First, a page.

Chapter 2


When considering your financing options, you'll want to review many different things about the loans offered to you. In this section you'll find a basic overview of home loan features and the things you should consider as you shop for a lender or loan..

Know Your Lender

Home loans are available to consumers from thrift institutions – commercial banks, mortgage companies, credit unions and mortgage brokers. You may also obtain a loan through a mortgage broker. A mortgage broker is unlike other lenders in that the broker does not lend money to you directly. A broker will help find you a lender and secure the terms of your arrangement.

Mortgage Broker vs. Traditional Lender

A broker may have access to several lenders and therefore can offer you a wider selection of loan products and terms. He or she can help you shop for the best deal based on your circumstances. (A Broker is not obligated to find you the best deal possible, so be sure to ask questions.)

Even if you decide to work with a traditional lender, ask if a broker is involved. Many financial institutions act as both lenders and brokers, so you should ask if a broker is involved in any loan you are offered.


It's always a good idea to check out the reputation of any lender you consider working with. The National Association of Mortgage Brokers or the Better Business Bureau can tell you if a lender is in good professional standing.

For their work, brokers are paid a fee in addition to the lender's origination fees. Brokers set their own compensation, so you'll need to ask anyone you speak to how their fees are determined.

The best type of loan for you will likely be based on the down payment you can afford and the length of time you plan to spend in your home.


If you're considering a variable rate mortgage, you'll want to be sure to understand what a rate increase could do to your monthly payment. Be sure to ask when and how your loan payment will vary.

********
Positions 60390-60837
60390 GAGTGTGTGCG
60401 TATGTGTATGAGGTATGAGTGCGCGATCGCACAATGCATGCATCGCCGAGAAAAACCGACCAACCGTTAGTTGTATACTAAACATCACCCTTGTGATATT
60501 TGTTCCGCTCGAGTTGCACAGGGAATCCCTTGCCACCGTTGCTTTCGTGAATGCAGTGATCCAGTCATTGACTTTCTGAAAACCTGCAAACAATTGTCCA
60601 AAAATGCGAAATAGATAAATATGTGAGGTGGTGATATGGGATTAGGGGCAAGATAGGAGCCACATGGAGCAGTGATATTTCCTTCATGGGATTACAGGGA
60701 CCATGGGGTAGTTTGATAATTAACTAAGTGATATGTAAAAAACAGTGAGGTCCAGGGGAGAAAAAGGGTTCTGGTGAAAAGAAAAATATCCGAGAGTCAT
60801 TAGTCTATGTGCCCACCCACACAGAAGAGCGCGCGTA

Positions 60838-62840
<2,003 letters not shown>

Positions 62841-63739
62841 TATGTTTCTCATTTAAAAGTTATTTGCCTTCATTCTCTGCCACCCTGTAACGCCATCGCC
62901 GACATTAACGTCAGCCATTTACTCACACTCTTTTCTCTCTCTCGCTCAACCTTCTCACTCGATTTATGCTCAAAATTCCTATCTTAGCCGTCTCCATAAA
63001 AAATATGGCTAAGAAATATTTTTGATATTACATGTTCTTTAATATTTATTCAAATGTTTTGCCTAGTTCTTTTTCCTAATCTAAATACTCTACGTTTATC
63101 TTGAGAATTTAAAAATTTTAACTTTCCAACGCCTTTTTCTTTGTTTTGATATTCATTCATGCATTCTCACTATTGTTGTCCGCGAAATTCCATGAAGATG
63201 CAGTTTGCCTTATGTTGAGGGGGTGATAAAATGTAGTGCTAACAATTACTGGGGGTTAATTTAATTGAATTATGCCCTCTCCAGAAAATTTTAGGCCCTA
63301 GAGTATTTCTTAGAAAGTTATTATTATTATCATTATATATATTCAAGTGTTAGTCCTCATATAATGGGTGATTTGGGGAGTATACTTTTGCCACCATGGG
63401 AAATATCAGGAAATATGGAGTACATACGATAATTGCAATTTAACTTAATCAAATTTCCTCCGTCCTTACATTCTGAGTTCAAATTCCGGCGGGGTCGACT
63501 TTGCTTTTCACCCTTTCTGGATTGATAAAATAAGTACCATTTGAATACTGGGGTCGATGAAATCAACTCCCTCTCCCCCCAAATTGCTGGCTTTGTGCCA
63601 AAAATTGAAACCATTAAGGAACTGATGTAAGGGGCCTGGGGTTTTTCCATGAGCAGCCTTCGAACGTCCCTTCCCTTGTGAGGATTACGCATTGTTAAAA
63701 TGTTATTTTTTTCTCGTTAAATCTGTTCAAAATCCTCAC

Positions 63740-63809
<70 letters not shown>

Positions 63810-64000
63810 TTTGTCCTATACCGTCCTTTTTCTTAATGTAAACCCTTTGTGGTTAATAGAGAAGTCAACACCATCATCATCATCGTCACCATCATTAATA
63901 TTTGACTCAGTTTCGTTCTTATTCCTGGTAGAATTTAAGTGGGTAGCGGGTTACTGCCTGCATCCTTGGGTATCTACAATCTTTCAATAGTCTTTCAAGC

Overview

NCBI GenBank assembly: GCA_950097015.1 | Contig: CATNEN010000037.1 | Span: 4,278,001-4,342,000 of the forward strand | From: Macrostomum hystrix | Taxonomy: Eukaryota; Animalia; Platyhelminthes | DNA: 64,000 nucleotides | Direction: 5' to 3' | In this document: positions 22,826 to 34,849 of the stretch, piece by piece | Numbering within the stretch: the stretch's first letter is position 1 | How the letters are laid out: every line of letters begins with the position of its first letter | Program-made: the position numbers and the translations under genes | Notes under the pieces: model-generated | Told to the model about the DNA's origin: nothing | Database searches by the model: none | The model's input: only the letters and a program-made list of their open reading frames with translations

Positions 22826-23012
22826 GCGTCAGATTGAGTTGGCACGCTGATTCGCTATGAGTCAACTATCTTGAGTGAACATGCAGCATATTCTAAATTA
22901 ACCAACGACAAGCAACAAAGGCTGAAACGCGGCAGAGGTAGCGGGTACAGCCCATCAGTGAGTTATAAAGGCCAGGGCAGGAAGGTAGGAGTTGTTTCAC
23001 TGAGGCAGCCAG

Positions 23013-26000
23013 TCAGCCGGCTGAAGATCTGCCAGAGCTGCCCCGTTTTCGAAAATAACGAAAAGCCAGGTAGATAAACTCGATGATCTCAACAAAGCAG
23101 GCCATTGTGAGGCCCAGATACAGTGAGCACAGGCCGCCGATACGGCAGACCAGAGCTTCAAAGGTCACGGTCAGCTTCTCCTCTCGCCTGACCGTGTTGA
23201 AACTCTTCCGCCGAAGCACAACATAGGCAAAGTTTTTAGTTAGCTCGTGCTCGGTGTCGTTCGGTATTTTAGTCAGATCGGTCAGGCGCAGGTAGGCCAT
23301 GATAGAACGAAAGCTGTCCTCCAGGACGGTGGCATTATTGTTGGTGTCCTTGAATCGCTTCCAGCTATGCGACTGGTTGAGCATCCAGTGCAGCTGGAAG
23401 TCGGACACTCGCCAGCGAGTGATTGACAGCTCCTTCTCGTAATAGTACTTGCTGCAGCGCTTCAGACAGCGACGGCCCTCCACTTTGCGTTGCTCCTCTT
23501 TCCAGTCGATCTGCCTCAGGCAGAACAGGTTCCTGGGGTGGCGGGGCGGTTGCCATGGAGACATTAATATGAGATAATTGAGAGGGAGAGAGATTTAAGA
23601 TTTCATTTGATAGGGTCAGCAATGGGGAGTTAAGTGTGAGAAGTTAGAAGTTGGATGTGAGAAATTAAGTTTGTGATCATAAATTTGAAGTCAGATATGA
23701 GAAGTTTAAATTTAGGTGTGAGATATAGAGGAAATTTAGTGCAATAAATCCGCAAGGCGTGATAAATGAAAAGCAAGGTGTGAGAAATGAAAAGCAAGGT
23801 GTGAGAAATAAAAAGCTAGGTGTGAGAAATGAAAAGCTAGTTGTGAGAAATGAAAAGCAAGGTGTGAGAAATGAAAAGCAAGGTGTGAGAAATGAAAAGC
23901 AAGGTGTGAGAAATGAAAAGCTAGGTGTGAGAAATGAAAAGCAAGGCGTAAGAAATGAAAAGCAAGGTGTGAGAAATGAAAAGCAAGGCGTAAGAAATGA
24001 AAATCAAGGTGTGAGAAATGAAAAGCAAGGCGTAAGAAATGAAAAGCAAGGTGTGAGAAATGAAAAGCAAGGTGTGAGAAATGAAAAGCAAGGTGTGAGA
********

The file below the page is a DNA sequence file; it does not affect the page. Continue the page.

Know Your Loan Types


Not all home mortgages are structured the same. There are several borrowing options for home buyers and the type of loan that you choose should work for your unique financial situation.


Fixed Rate (Traditional) Loan


These loans are usually structured with repayment terms of 15, 20 or 30 years. The lender will agree to charge a fixed interest rate over the life of the loan. With this loan type, your monthly mortgage payments will remain the same for the length of the term.


Adjustable-Rate Loans (ARMs)


Also known as variable-rate loans, ARMs often offer a teaser rate for the initial period of the loan. This introductory interest rate is usually lower than rates offered for fixed rate mortgages. The interest rate will fluctuate over the life of the loan based on market conditions. Changes in rate happen at certain time periods, and the lender can set both a maximum and minimum on the rate of fluctuation.

Chapter 2 Page 4

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